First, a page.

Electronic voting should be a hot issue in Ireland. It’s the core of our democracy, and the government wants to convert it to electonic form. But the government doesn’t seem to have fully considered whether it’s necessary or desirable, or whether there might be a better way to improve things.
It’s easy to criticise the electronic voting proposals for Ireland. They aren’t voter-focused. The only people who benefit from introducing the proposed electronic voting system are the bureaucrats who are employed to count the votes. The system is more hassle to use than a simple paper ballot. The software has not been reviewed to any great degree, because source code is not and apparently will not be available. There will be no physical trace of the vote to allow a review or audit, and voters will be right to wonder whether their vote might just be ‘gobbled up’ by the system, or whether the details might make their way into some secret database. The fact that there will be just a few voting machines in each polling station will probably result in queues and time pressure at peak times on voting day.
On the other hand, the Irish voting system as it stands is unwieldy and tedious to administer. Although simple in principle, the practice of actually counting the votes and dealing with possible spoiled votes is pretty complicated. Counts lasting 10 or more days are not unknown. And for technical reasons, the voting is more random than what it should be under the manual counting system.
What the bureaucrats are gaining in efficiency, the voter is losing in convenience and transparency.
I think that there is an alternative ‘third way’ to deal with the voting problems that we have in Ireland that will deal with the inefficiency and the technical problems, but at the same time will maintain or improve the voters’ experience.
My proposal is that we deal with the problems by (a) computerising the counting to improve efficiency and eliminate technical problems and (b) improving the layout of the ballot to deal with the majority of problems that result in accidentally spoiled votes.
We can computerise the counting without computerising the actual voting. This can be done by allowing voters to vote on paper ballots as they have always done, then keying every vote into a computer in the counting centre. to ensure every vote was recorded correctly, each vote would be keyed twice by different election workers. This sounds time-consuming, but could actually be completed as quickly, if not quicker than a conventional vote. In a typical constituency with 35000 votes cast, and an average keying and verification time of 45 seconds/vote, the process would take 438 man-hours. With a team of 50 counters (which according to press reports is the usual size of a counting team for a constituency) the votes could be dealt with in less than 7 hours. Problems with ambiguous ballot papers would be dealt with during this time. This could be done using off-the-shelf software already owned by the public service and without any special equipment being required.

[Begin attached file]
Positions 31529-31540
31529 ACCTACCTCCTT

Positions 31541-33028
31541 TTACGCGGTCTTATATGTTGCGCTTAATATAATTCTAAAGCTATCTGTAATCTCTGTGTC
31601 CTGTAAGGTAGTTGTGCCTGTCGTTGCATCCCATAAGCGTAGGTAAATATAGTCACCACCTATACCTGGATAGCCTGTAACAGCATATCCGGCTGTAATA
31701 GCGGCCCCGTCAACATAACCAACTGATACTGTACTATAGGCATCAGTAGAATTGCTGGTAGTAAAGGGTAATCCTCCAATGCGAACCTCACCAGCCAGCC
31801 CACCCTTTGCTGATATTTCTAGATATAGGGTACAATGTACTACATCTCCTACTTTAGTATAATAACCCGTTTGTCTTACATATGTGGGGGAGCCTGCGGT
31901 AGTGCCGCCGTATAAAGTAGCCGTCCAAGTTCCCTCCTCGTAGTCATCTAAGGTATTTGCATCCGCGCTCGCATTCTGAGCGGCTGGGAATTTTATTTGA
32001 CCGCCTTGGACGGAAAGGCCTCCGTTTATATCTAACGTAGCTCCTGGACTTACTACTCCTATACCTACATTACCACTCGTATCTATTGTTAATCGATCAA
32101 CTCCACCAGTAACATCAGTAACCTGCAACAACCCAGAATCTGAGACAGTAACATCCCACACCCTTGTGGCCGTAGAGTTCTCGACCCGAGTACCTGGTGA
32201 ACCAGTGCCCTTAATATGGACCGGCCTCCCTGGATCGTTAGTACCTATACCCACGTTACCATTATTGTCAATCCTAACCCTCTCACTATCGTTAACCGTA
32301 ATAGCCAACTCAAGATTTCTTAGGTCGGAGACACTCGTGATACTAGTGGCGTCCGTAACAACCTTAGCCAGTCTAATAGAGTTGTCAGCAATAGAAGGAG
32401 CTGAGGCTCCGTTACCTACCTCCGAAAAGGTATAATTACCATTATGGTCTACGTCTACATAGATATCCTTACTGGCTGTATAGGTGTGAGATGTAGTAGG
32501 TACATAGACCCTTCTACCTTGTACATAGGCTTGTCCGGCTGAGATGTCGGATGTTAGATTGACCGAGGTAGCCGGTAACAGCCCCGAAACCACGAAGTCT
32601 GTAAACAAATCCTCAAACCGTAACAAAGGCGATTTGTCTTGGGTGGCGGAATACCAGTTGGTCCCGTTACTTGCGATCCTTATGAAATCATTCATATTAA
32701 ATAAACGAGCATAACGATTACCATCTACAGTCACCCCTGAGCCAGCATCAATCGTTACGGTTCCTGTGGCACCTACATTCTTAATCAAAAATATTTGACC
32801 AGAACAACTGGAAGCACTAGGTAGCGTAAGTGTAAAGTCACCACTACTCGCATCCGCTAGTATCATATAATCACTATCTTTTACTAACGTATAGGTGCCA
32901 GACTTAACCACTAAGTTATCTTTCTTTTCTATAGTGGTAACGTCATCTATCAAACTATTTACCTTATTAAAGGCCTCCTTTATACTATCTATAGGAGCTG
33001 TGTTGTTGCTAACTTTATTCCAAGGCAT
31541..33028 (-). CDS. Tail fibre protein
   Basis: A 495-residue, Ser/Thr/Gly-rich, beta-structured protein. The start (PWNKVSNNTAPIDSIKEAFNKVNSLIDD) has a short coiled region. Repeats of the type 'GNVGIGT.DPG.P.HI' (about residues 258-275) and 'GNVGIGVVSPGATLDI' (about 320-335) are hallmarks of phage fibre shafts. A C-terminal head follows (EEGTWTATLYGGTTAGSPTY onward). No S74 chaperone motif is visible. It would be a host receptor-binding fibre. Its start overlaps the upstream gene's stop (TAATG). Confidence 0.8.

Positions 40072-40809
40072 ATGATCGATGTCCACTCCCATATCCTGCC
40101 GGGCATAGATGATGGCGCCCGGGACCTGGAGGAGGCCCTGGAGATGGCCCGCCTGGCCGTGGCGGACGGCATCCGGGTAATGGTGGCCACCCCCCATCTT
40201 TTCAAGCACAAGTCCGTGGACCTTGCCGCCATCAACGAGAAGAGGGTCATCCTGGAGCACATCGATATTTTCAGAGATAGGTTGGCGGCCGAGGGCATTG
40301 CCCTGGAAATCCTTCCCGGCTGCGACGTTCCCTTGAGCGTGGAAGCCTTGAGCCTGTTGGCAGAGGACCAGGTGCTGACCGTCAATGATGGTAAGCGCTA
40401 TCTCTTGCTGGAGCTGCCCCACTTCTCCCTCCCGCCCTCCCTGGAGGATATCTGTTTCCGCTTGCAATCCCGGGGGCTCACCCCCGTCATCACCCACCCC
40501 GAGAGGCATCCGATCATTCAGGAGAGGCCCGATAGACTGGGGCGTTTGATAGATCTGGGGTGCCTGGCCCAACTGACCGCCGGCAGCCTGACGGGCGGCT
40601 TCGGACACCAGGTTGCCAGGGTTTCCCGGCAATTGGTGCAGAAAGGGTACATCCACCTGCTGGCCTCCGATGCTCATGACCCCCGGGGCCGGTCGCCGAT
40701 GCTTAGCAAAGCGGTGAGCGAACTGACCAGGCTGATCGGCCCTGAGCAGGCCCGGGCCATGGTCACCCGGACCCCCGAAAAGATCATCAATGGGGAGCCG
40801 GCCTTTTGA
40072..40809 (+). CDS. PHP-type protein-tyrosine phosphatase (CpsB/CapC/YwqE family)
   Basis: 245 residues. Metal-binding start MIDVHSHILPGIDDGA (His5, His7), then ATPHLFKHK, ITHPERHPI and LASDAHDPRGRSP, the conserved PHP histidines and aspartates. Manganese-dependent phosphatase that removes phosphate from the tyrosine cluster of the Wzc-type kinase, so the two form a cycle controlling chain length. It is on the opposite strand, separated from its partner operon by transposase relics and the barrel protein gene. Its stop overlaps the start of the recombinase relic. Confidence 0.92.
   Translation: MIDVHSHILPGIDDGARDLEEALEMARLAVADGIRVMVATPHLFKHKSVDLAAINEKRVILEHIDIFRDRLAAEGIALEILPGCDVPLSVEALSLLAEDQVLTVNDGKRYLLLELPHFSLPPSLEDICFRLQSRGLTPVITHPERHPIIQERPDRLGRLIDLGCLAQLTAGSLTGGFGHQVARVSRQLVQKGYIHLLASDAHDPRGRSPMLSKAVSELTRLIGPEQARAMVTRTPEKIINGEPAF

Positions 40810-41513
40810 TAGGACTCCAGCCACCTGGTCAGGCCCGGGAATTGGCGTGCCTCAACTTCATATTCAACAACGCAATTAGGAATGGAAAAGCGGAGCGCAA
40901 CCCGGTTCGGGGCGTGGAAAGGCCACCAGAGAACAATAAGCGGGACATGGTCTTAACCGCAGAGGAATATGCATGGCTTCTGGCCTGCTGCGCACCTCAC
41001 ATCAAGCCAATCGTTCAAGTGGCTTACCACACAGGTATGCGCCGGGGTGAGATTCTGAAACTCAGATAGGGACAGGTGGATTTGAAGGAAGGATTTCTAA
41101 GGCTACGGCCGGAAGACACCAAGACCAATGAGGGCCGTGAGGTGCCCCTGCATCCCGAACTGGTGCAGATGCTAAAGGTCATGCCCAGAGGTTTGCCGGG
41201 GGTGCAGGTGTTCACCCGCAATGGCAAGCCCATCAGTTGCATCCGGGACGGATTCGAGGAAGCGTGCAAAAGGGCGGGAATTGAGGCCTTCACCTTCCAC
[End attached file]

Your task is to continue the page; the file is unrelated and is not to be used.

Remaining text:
The system would be open and transparent. The original votes would be preserved in their original form for review as necessary. The entire database of votes (which would never include any identifying information) could be made availabe for public scrutiny.
Because the votes would then be in electronic form, this would eliminate the technical problems currently associated with Dail elections. At the moment, the outcome of vote transfers when a candidate is elected depends on which votes happen to be at the top of the elected candidate’s piles. An electronic system allows all the votes to be counted and fairly and proportionally transferred.
There is plenty scope for improving the layout of the ballot paper to reduce the number of spoiled votes. The blank areas on the ballot should be blacked out to reduce the risk of voters writing somewhere where they should not. Space should be allowed between the candidates’ names to reduce the likelihood of a pen-mark crossing between two candidates’ areas. To allow these improvements, space should be freed up by removing the candidates’ addresses. This information is available to voters elsewhere, and is hardly ever relevant to their voting decision.
Making these simple improvements in the voting system would vastly modernise it without comprimising it. It would make counting operations simpler and more efficient. It would not require us to entrust our electoral system to a private company in a foreign country. It would be simple and transparent.
Of course, these improvements should not be the end of the road. We should introduce other improvements, with the emphasis on making voting easier for voters.
For example, we should consider having an online electronic voting register. This would allow voters to vote at a polling station that was convenient to them, rather than being forced to vote at the station nearest their home.
Rather than using technology to simply reduce the hassle of operating our democracy, we should be using technology to enhance and enrich democracy by encouraging more people to participate. We shouldn’t be afraid to change, but we should make sure the changes are for voters’ benefit, not bureaucrats.